In mentoring beginning teachers, I recommend active ways to reach all the different kinds of learners. By taking roughly 3-5 mins. every day you can teach a focus sight word and use songs to accomplish appealing to the non-traditional learners. (That’s not to say that’s the only word you ever mention or teach in a week, but I’m talking about focus here – so everyone with “no more letter/word of the week” mentality – I’m with you!)
I felt that after my post of using our sight word songs to teach sight words, that I should share how we infuse those songs each day and how we make it work for us.
We use nursery rhyme tunes and familiar tunes to teach – the songs are like 8-20 sec. long so they are super effective! We do a chant everyday that practices them all (24 core) just like you would an abc chart. I add in an extension chant when they are ready for a challenge. This expands their daily practice to 47!
Students can also earn a “sight word treat” (one m&m, skittle, jellybean) for finding the word during quiet reading time first thing after they’ve finished their morning routine. They have to find it in a different book or page than the day before or from their friends sitting close by. My favorite K teacher down the hall likes to use pretzel sticks as treats. I’m not a big sticker or candy person, so this is the time I make the exception – and it’s a huge reward for them! I actually have kinders take over this job and they become the sight word checker so I can continue to do the 101 things a new morning brings.
On Mondays I introduce the word by writing in upper/lowercase letters, singing the song, practice and model (at beginning of year) how changing the letters, re-ordering them makes it not the same word anymore. We also model using it orally in a sentence. We repeat the sentence out loud and clap or snap on the word.
If you’re just learning the common core standards, this hits: K.RF.1.b-3., K.RF.1.b., K.RF.3.c.
On Tuesday we review the song as I show each page of a little leveled book that features the word repeatedly. They touch their nose to show me they’ve found it with their eyes. I then read that page and they clap on the word as I’m reading aloud.K.RF.1.b-4., K.RF.3.c., K.RF.4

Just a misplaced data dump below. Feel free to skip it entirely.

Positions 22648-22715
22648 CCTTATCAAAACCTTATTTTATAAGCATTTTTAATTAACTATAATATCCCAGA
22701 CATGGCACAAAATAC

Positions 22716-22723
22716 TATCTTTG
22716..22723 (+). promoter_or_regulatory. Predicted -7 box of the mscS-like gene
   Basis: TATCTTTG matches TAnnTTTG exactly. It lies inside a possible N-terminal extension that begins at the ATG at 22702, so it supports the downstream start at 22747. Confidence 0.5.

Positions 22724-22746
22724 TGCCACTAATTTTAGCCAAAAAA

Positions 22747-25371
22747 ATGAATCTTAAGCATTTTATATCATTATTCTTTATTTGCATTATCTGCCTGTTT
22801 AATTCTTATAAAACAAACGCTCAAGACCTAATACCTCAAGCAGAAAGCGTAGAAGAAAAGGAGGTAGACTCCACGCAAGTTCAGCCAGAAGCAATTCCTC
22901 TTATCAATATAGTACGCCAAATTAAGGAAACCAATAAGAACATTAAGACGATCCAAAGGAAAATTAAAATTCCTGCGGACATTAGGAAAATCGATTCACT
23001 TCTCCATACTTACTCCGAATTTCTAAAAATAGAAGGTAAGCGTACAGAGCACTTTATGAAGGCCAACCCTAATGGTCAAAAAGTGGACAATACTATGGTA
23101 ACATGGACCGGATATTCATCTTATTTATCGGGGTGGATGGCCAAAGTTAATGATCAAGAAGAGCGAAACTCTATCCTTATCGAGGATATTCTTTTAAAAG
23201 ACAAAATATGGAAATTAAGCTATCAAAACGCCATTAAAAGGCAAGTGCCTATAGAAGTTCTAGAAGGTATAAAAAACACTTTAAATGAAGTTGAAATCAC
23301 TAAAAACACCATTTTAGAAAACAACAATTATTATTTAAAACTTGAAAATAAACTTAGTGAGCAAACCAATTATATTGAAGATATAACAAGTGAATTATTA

On Wednesdays I use our word wall cards like flash cards for words from this quarter and we practice them all as I flip. They show me “Stop!” in sign language when we cross our new word. We review the song and talk about where it should go on the word wall and why. K.RF.2.d-1, K.RF.3.c., K.SL.1.e.
A student is chosen to post it. We repeat with cookies (sight words written on the back) and use them at our “house” literacy center.
On Thursdays we skywrite the word while singing, try it again with our eyes closed, and sometimes trace the word/another one onto a friend’s back and they have to guess which word it is. At the beginning of the year we even put a foot into the air to skywrite the letters as they follow my large strokes on the white board. At this point in the school year I also model how knowing this word easily helps them learn more words (and I use word families or bits of it to model). K.L.1.a-4., K.L.1.f-2., K.L.2.d., K.RF.2.e-4., K.RF.3.c.
On Fridays we form the letters with our bodies while singing the song. This one is my favorite! Five days, five minutes – many words in one year – check!
How do you like to productive in small five minute time chunks?
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